Proceedings, 4 June 2018 (Statistics Canada, Service Candada, Femida Handy, Paula Speevak, Debra Basil)

Proceedings, 11 June 2018 (Employment and Social Development Canada, Global Affairs Canada, Corrections Canada, Canada Mortgage and Housing Corporation)

CRA Charities and Giving

List of charities search page

Political activities, CPS-022

Senate Committee Briefs

The Charitable and Non-Profit sector in Canada’s Economy (Statistics Canada brief)

Charitable Giving in Canada (Statistics Canada brief)

Estate Giving and Research by Donors (Statistics Canada follow-up brief)

Tax Treatment of Charities and Non-profit Organizations (Finance Canada brief)

Imagine Canada

Imagine Canada Standards Program

Charities, Sustainable Funding and Smart Growth (2016 Discussion Paper by Brian Emmett)

Beyond Synergy: Charities Building the Future Canadians Want (2018 Discussion Paper by Brian Emmett)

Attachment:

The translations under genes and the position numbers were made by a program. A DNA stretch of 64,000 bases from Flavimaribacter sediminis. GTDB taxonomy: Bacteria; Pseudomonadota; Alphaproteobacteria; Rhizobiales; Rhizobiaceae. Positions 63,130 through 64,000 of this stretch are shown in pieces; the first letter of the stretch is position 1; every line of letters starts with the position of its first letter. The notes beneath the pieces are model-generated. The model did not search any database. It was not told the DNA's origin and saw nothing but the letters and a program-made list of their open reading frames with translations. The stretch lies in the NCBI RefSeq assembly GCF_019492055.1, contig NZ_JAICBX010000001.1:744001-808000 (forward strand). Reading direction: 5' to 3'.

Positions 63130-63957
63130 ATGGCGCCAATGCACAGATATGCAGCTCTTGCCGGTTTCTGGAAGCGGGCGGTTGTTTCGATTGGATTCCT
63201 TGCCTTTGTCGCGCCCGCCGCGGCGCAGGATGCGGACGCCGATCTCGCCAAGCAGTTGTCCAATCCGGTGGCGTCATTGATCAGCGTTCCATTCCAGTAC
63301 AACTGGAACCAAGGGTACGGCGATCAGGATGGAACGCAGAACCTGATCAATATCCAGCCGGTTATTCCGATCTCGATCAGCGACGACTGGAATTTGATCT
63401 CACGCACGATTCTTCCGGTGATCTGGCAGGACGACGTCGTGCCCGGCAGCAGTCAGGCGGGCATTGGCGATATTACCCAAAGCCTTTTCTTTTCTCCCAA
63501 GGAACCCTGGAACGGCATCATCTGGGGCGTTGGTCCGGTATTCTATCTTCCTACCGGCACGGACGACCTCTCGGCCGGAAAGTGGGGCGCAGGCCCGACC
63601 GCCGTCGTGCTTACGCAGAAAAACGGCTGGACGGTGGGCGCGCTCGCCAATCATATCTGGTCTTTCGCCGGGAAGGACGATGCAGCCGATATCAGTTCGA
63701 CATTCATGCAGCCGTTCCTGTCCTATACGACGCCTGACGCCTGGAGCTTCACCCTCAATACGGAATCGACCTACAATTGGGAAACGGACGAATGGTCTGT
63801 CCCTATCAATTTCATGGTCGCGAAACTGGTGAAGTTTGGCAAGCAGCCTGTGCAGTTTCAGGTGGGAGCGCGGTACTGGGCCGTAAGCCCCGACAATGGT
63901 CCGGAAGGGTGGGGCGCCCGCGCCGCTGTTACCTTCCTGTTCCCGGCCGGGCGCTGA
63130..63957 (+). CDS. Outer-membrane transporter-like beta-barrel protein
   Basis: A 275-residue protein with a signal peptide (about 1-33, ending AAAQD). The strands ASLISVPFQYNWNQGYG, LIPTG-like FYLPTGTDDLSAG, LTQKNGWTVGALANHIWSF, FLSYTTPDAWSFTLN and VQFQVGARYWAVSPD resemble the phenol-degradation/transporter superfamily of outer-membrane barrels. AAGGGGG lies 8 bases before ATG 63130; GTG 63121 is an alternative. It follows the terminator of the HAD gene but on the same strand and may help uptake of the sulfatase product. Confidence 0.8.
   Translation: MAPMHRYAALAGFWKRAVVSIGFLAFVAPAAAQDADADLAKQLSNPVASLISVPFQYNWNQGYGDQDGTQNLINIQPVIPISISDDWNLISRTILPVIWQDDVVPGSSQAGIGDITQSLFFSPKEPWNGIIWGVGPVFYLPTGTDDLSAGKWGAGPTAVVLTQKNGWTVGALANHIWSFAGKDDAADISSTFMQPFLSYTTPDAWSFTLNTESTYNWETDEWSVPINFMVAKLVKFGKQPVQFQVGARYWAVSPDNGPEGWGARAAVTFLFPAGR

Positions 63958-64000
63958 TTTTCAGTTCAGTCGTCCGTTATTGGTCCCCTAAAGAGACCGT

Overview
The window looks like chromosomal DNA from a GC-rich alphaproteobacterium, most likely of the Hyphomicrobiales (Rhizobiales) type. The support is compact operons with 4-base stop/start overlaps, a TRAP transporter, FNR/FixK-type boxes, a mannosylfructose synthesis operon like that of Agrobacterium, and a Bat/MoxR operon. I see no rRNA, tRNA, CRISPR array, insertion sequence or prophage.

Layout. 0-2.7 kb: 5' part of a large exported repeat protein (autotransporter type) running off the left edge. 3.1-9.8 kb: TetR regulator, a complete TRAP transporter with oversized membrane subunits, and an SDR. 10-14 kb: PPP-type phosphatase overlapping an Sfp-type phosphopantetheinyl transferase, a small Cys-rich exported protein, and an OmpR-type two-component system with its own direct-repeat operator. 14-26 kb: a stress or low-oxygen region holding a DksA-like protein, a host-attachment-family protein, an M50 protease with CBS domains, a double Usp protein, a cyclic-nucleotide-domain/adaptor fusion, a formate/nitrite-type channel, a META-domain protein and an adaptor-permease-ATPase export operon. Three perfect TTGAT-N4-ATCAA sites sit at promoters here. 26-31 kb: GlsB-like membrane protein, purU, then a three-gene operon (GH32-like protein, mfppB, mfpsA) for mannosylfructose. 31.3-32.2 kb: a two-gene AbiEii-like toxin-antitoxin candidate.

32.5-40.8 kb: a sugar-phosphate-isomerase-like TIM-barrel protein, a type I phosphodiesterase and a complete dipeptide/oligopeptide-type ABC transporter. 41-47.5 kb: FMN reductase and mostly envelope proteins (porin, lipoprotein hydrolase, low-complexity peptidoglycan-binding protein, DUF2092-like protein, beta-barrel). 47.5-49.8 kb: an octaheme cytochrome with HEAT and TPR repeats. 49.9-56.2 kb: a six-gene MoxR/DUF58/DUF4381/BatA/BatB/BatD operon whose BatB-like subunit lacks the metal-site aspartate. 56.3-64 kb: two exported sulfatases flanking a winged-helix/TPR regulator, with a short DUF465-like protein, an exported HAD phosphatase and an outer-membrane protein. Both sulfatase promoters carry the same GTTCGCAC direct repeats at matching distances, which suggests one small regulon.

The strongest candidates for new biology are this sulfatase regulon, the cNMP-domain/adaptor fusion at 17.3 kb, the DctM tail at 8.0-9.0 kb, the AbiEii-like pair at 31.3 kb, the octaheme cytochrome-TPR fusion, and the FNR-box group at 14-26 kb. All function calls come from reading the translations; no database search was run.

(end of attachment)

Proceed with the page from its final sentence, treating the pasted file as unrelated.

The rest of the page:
Selected Highlights from the Proceedings

(for detail see the link above corresponding to the witness and date cited)

Peter Elson (University of Victoria) on the responsibilities of government (16 April 2018, emphasis added)

“What is the responsibility of government for the well-being of non-profits and charities in Canada? Is it their responsibility to help support, guide, or to get out of the way so that the contribution is, in fact, one of absence?

“For a lot of volunteer organizations, beyond the regulatory or reporting relationship, a lot of small ones don’t have any ongoing connection with government whatsoever but obviously, as I mentioned before, those involved in services do. How seriously does the government want to take this relationship, and how consistent are the in-place policies, programs and supports in relationship to the well-being that they want to associate with the sector?

“A complementary question would be: What role do Canadians expect of the non-profit and charitable sector? As I said before, often it happens by osmosis or by stealth rather than an explicit policy shift. I think that a real contribution would be saying: What is the role or expectation of non-profits and charities in Canadian society?”

Brian Emmett (Imagine Canada) on the gap between growth in the economy and the growth in the demand for what charities do (7 May 2018, emphasis added)